Say you drive 50 miles a day. The current gas average is 3.60 per gallon. The Prius gets 48/mpg city, 45/mpg highway. The battery sees a maximum efficiency of 100/mpg...for at best, 40 miles. You try to fill up every 10 gallons.

Without the battery, you would use up approximately a gallon a day. Every 10 days, you would fill up: 36 bucks. So in a year with those parameters, you would spend 1314 on gas.

Now with the battery.

On your average day, The battery works for 40 miles. the remaining 10 are with normal fuel economy. So the first 40 miles takes .4 gallons. The next 10 miles takes about .21 gallons. So, that's .61 gallons p/day, which equals out to 801.54 a year in gas. Also, couple that with the approximate 0.50 a day to charge it, which is 182.50 per year. Total: 984.04 per year with gas/electric costs. A grand total savings of 329.96 a year.

Great, right? Don't forget the 10k cost of the battery. 9995 plus the 400 destination fee. Not even taking into account applicable taxes, it would take you over 31 YEARS to see any gain from this thing. That's BEST CASE SCENARIO.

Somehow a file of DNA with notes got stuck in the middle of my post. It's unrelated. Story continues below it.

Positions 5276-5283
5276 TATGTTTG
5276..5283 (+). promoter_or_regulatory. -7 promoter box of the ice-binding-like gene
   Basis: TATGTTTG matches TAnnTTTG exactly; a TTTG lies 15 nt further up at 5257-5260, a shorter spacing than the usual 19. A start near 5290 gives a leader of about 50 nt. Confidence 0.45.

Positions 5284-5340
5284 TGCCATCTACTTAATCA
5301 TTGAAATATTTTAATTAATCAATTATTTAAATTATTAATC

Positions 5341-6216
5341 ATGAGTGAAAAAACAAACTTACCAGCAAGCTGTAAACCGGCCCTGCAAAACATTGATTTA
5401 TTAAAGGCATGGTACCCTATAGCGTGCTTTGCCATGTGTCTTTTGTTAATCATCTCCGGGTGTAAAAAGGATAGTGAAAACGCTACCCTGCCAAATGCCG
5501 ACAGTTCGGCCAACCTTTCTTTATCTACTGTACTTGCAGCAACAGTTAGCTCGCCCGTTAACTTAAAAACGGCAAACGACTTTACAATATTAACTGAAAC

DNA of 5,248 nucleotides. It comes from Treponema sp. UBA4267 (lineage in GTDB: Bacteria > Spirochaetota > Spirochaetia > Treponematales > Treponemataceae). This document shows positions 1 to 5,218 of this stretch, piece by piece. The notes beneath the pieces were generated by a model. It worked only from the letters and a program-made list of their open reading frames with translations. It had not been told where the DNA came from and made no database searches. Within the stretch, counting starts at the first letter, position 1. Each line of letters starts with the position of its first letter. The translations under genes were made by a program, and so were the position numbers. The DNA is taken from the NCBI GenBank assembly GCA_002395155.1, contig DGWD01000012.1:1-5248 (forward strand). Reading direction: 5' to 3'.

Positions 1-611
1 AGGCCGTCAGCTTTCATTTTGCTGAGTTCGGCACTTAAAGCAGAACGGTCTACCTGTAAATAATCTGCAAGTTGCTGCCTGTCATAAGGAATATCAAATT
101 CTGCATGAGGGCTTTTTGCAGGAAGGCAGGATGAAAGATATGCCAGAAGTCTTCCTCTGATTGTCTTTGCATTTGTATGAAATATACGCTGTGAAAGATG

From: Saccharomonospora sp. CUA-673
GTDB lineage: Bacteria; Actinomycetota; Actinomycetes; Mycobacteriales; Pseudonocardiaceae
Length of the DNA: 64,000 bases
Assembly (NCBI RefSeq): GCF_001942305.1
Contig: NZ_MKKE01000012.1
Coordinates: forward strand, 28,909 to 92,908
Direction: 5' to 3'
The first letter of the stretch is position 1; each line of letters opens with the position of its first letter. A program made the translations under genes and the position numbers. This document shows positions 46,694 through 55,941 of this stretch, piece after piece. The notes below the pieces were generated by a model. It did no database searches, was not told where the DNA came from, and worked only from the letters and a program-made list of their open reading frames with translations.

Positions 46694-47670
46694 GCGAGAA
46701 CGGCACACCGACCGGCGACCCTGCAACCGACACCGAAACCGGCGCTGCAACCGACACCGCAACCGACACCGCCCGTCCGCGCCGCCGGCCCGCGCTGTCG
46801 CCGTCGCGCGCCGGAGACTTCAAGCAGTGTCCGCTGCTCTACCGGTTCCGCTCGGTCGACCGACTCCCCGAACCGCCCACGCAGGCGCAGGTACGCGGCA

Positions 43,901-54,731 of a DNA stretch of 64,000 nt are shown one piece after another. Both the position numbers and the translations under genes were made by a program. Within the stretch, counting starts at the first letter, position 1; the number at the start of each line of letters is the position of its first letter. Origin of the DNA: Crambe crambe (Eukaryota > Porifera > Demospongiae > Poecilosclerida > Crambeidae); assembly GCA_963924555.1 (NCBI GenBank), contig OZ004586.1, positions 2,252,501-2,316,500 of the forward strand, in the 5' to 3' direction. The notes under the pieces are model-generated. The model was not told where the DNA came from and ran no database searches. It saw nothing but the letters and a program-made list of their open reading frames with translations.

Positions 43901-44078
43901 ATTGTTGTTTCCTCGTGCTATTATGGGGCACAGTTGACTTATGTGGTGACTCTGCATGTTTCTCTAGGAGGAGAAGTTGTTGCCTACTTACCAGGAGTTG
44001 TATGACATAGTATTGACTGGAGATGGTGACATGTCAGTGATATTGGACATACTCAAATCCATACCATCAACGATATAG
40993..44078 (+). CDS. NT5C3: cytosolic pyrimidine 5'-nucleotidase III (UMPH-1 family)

Course, that's assuming you still have the car after 31 years.

While I think the idea is great, they really need to work on it. The overall cost versus the actual gains make it not worth it in my eyes. As much as I would love to see a green car be greener, this is a waste of money.
Now no sense, but in 5 years with $10 pe
written by mki, May 04, 2008
Right now it might not have a sense to add $10 000 to the cost of the car, too long to recover.
If the trend with oil price rising will continue (and that what is expected) gasoline in US might go to $10 per gallon. Then the math totally change. You have to think at list 2-5 year a head.